When I was young, my mother had a book laying around the house called “Second Banana” by Dottie Lamm, wife of Colorado Governor Richard Lamm. I remember finding the title humorous and asking my mother what it meant, and she responded with the well-known phrase, “Behind every great man is a great woman.” It is actually a term used by comedians, another way of describing a “Double Act” where the comedic effort is uneven, but supported mainly through efforts of the “Second Banana.” A good example of this technique is the comic duo Penn and Teller. Teller has never uttered a word on stage, but without his supporting effort, Penn would certainly be a loudmouthed flop. Even Einstein was unable to do his work without a harsh agreement with his wife that she would not talk to him or otherwise get in the way of his thought. But he needed her to bring him food and otherwise take care of his needs so he could direct all his energies to his brilliant thought experiments. It is one thing to have a financial patron in order to pursue one’s passion, but yet another to have one taking care of all the human needs we have for food, clean clothes, someone to listen and provide validation and very importantly touch, and largely, throughout history, all these needs of the brilliant minds of our time have been met by women, because men have been unsuited to meet them, and generally do not meet them for women. The exception to this rule is in aristocratic life where it is possible to secure these services through servants. Again, men are able to throw money at the problem, whereas women must throw themselves at the problem. This is probably also why the great women artists that did exist were from families of some means, whereas great men artists come from diverse economic backgrounds.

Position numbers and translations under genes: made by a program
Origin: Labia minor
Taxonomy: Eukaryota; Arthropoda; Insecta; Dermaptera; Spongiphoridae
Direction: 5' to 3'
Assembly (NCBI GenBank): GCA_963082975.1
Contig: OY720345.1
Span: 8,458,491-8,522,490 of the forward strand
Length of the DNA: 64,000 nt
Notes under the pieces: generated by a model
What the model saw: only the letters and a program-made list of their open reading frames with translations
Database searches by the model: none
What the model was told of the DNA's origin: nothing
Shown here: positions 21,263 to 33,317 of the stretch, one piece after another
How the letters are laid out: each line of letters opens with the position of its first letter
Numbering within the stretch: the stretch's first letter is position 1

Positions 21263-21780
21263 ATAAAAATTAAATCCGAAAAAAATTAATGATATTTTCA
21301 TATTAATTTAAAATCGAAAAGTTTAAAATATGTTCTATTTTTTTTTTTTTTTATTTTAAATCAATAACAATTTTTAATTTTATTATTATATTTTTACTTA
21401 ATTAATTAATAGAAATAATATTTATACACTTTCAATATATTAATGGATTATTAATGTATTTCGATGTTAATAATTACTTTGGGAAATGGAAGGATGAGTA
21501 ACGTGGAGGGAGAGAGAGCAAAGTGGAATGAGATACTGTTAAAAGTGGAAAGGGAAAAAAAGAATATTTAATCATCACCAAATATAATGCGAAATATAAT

The second example addresses a lot of the other concerns Nochlin raises in her article. Gabrielle Munter (1877-1962) has an enormous special exhibit at the Lenbachhaus in Munich which is home to many of the works of Der Blaue Reiter’s Wassily Kandinsky (a household name) and Franz Marc. I had not heard of her before, even after studying Der Blaue Reiter in our class. But it is my opinion that Der Blaue Reiter would not even exist without her. Did Stokstad even think to mention her? She received great amounts of private instruction from childhood onward, and dedicated herself to the pursuit of art. She traveled all over the world, spoke five languages, painted various subjects, met many famous artists, and kept on top of the avant garde trends in art. She was a prolific artist. The special exhibit at the Lenbachhaus makes a point to illustrate her diligent practice (she would paint the same scene many times) and intense curiosity about artistic experimentation. She never had children, and personally placed a priority on her art, probably rendering such “important” lifestyle tasks such as having clean dishes or freshly pressed or new clothes to the bottom of her task list. So, her mind was fully available to pursue her passion and develop her talent, and the relationships with other artists that would help inform her work, and theirs. She was the glue in her artistic community through her intense interest in and dedication to art. Not many women, even 100 years later, get to dedicate their lives to art in this way, either because they are married, or mothers, or because they are liberated and they now have the right to get paid as men do, so their “talent” is directed toward more lucrative professions (ultimately serving the patriarchy). Those who do pursue art or have a little free time to do it are either considered dilettantes, or consider themselves dilettantes on some level. (And, as Nochlin mentions, aristocrats don’t make particularly good artists, probably because their lives are not well-informed about the human condition.) This is part of the western white male narrative, which places value on money over cultural efforts to boot.